Back on the campus, we set up camera and sound outside the geology room just in time.  Teko walked out about two minutes after we set up.

We interviewed him in the hallway.  He grinned and told us he thought he did pretty well.

Then we followed him to another building.  He needed to speak with his French instructor.  There had been some misunderstanding.  Teko needed to reschedule his French exam to accommodate another exam.  But somehow the French instructor had dropped the ball and Teko had to re-reschedule.  We followed Teko down a hallway to the teacher's office.  I knew Coetzee was hoping for a confrontation.  He wants some sort of conflict or ambiguity in the piece.  But all we got was some sweet, apologetic guy in a beret (does he wear that thing all the time??).

It was agreed that Teko would take his French exam with his classmates, right now.  Meaning in 15 minutes.

We headed up one floor.  We were in the biggest and ugliest building on  campus.  It's a six or seven story white cube.  There are a few windows with nice views, but the building has little going for it, other than a very convenient series of escalators.

One of the nice views from the French class window

There was only one other student in the classroom when we entered.  It was still early.  Coetzee placed his tripod on the last aisle along the windows.  He had set up for a shot of the door, the clock above the teacher's desk, and Teko's desk, on the front row.  A couple more students entered and sat.  Coetzee leaned back, scrutinizing the image in the camera's monitor.  He was oblivious of the perplexed students, staring goggled-eyed at this film crew of two.

“Teko, I need you over there,” Coetzee said, pointing to a desk two aisles closer to the camera, but still on the front row.  Teko smiled nervously.  He complied, putting his backpack on the desktop, be he didn't sit.  He said something about this might not be a good idea.

It took a moment for the absurd notion of assigned seating to occur to Coetzee.

“How big is the person who sits there?” he asked the room.  “Because,” he continued,” I'm pretty tough.”

The guy in the seat next to the desk in question made a grimace.  “I donno.  She works out.”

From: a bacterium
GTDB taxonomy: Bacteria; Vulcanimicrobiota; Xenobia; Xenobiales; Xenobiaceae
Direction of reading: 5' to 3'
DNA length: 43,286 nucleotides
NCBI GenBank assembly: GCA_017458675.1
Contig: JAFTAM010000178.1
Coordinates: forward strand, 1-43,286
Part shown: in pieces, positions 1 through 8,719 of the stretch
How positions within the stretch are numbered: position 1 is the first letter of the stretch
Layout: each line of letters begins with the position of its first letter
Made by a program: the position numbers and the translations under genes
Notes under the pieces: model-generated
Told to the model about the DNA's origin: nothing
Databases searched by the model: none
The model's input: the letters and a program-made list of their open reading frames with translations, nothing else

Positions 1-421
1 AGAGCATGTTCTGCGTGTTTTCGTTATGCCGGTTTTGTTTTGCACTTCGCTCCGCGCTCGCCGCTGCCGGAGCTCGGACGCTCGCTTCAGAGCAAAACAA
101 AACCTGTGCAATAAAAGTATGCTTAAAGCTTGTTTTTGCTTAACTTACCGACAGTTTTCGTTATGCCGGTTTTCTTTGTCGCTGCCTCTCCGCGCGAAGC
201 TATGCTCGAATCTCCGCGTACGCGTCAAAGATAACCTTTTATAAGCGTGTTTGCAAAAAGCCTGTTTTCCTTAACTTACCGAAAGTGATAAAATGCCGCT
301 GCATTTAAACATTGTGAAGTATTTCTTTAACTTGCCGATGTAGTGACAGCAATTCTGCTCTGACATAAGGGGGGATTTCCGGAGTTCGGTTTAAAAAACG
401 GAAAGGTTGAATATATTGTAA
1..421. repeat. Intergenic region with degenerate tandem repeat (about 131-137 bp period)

I muttered something about pulling the camera back six feet and letting Teko sit in his original seat.  Coetzee shrugged.  And Teko lifted his backpack off the desk just as a beautiful young women, lithe, yet toned, entered and sat at the desk.

“What's all this?” she asked, pleasantly enough.

“We're doing a documentary for South African television,” Coetzee began, innocently.  “It's about American Universities … and sexual harassment in the classroom.”

There was the expected uncomfortable silence.

“With, you know,” I added, “a French twist.”

A chuckle or two.

Coetzee snapped his camera onto the tripod.  “It's a documentary about Teko, commissioned for South African TV.”

And the beret-wearing French teacher entered.  This was a far cry from the geology teacher who had what I can only assume was a polished rod of oolitic limestone rammed up inside to better his posture and dampen his joie de vivre.  Our French teacher scrambled to put on a good face.  A great success.  He graciously allowed us to shoot until the exam began.

We retreated, me and Coetzee, to the student center, until Teko completed exam number deux.  There were two other quick scenes, but that was pretty much my morning and afternoon.  There will be maybe a couple more days of this work before Teko leaves.  I'm looking forward.  Coetzee Zietsman is living a life I find very appealing.

And then I had to head out to the Company for five hours.

Ice machine in Company cafeteria

Ernest Borgnine and Stan Ridgway comments welcomed here.